Special Issue "Forest Adaptation and Restoration in a Changing Environment"

A special issue of Forests (ISSN 1999-4907). This special issue belongs to the section "Forest Ecology and Management".

Deadline for manuscript submissions: closed (5 January 2020).

Special Issue Editor

Dr. Robert Jandl
E-Mail Website
Guest Editor
Austrian Research Centre for Forests (BFW), Vienna, Austria
Interests: forest ecology, climate change adaptation, soil carbon dynamics.

Special Issue Information

Dear Colleagues,

Forest adaptation to climate change effects is immediately needed. Forest managers have created a vision on the effects of climate change on forest ecosystems. However, there is concern that the current pace of warming and the associated change in weather patterns such as the frequency and intensity of extreme events. The IPCC is its 1.5°C report has clearly stated that human activities are responsible for global warming. Forests are particularly hit because the site conditions that define the ecological range of trees are swiftly changing. The international ambition of counteracting climate change is laudable but not yet sufficiently ambitious and will not alleviate the pressure on forests in the short term. Forests in Central Europe have been repeatedly hit by biotic damages that are linked to climate change, boreal forests are affected by wildfires to a larger extent than expected, more reports on forest damages are given from North America and concerns are raised whether the existing strategies of forest management are fully instrumental to cope with emerging challenges. Foresters need to develop and implement adaptation strategies in order to ensure that forests stay vital and continuously are able to fulfill the manifold expectations of society on forests. Functional forests are providing ecosystem services and play an important part in climate change mitigation. Silvicultural strategies are sought that increase the stability and resilience of forests. They will have repercussions on the timber market and the wood processing industries. An important aspect is the restoration of degraded forests in order to ensure that forests are lasting carbon sinks and habitats for biodiversity. Restoration of degraded ecosystems is the target of several international initiatives such as the New York Declaration on Forests (restoration of 350 million ha by 2030), land net degradation neutrality by 2030 set by the United Nations Convention to Combat Desertification (UNCCD), and the goals of no net biodiversity loss, and net positive impacts on biodiversity given by the Convention on Biological Diversity (CBD). In this special issue of forests we seek reports of successful adaptation measures from different parts of the world that include a thorough problem analysis and the implementation of countermeasures. The submission of manuscripts is encouraged that cover the fields of forest ecology and forest policy.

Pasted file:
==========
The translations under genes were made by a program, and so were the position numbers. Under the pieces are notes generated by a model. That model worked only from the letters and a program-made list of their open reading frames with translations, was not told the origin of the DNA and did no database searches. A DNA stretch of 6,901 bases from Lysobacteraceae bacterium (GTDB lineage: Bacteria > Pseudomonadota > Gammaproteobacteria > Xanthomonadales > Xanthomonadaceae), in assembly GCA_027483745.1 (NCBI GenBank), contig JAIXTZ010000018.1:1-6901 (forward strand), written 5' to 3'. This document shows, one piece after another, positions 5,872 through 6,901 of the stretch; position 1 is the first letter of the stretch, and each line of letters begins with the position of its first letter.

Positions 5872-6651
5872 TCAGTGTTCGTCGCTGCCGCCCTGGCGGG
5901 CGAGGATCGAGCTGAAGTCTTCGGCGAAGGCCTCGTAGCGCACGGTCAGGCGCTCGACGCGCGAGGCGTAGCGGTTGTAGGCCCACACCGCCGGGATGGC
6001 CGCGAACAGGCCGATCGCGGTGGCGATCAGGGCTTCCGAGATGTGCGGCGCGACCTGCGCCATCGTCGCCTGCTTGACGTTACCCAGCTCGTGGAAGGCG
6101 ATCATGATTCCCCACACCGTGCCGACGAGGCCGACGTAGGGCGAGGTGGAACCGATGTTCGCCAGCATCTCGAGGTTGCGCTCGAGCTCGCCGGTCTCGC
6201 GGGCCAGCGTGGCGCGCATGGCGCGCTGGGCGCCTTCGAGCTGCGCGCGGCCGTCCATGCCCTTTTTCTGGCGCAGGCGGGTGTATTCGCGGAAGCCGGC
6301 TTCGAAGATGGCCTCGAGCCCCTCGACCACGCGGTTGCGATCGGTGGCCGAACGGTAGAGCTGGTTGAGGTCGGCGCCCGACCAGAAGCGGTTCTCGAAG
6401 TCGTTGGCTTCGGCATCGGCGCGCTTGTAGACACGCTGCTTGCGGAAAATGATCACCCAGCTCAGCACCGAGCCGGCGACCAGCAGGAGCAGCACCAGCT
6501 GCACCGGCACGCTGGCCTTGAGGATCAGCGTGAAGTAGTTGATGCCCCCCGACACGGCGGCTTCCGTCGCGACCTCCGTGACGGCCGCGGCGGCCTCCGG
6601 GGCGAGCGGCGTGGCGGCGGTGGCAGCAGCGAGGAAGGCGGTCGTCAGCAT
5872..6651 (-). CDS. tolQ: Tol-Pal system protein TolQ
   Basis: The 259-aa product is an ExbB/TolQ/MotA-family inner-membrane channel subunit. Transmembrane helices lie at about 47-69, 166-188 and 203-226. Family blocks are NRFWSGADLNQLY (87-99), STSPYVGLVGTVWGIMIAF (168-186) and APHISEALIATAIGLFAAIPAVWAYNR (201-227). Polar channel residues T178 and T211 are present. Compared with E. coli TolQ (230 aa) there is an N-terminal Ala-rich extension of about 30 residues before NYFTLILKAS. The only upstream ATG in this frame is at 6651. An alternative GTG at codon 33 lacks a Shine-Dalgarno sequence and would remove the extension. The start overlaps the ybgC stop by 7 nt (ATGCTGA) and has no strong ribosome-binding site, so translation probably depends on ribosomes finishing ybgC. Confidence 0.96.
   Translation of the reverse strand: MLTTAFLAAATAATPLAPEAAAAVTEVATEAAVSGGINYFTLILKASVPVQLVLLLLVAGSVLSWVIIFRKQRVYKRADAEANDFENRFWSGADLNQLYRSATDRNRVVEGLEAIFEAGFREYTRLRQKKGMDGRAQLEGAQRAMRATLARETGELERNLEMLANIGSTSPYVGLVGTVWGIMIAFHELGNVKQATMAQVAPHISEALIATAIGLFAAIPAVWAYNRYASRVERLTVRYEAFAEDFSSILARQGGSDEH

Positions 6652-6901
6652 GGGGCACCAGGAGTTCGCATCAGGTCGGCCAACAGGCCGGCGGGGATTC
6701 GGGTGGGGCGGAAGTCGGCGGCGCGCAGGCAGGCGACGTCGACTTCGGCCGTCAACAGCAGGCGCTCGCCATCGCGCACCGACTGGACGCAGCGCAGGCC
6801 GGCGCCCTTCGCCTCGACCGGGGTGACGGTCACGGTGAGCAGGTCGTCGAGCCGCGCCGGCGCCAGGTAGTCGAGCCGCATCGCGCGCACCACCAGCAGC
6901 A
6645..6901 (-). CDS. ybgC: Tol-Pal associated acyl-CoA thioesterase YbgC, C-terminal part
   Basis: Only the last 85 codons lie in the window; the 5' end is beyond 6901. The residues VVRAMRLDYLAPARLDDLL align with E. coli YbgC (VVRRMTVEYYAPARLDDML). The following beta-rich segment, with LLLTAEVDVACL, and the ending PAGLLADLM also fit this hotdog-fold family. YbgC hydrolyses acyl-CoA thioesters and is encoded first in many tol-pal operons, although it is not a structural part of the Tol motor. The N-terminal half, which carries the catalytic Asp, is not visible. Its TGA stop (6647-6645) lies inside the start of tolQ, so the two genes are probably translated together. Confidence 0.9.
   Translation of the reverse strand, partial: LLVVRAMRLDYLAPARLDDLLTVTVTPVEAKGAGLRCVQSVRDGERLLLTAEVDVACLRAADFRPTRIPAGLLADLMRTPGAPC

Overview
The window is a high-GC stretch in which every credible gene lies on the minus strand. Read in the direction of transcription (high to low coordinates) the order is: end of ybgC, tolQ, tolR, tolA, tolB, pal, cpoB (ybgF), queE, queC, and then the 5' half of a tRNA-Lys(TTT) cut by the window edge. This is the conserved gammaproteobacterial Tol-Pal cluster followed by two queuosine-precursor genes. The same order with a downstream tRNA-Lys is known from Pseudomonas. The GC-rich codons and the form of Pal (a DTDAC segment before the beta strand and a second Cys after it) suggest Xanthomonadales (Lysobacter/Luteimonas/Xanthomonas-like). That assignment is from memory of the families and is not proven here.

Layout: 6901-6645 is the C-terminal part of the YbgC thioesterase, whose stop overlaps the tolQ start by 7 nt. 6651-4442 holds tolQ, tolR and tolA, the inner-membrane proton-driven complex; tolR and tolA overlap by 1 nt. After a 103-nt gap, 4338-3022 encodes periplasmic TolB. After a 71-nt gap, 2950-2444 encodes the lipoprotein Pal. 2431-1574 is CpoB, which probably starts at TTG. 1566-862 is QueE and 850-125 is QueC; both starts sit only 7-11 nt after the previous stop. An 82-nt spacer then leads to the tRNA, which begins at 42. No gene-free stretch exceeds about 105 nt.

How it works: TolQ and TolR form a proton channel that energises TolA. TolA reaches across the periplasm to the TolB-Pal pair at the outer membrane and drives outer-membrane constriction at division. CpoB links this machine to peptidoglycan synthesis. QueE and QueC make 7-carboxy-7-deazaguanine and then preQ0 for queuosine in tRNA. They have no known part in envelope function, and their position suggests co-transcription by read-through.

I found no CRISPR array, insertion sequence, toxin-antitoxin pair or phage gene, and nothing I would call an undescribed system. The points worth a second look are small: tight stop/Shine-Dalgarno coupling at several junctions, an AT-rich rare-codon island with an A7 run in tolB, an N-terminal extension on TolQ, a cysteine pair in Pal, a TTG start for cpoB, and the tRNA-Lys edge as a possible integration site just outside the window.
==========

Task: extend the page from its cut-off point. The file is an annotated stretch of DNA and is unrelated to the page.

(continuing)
Dr. Robert Jandl
Guest Editor

Manuscript Submission Information

Manuscripts should be submitted online at www.mdpi.com by registering and logging in to this website. Once you are registered, click here to go to the submission form. Manuscripts can be submitted until the deadline. All papers will be peer-reviewed. Accepted papers will be published continuously in the journal (as soon as accepted) and will be listed together on the special issue website. Research articles, review articles as well as short communications are invited. For planned papers, a title and short abstract (about 100 words) can be sent to the Editorial Office for announcement on this website.

Submitted manuscripts should not have been published previously, nor be under consideration for publication elsewhere (except conference proceedings papers). All manuscripts are thoroughly refereed through a single-blind peer-review process. A guide for authors and other relevant information for submission of manuscripts is available on the Instructions for Authors page. Forests is an international peer-reviewed open access monthly journal published by MDPI.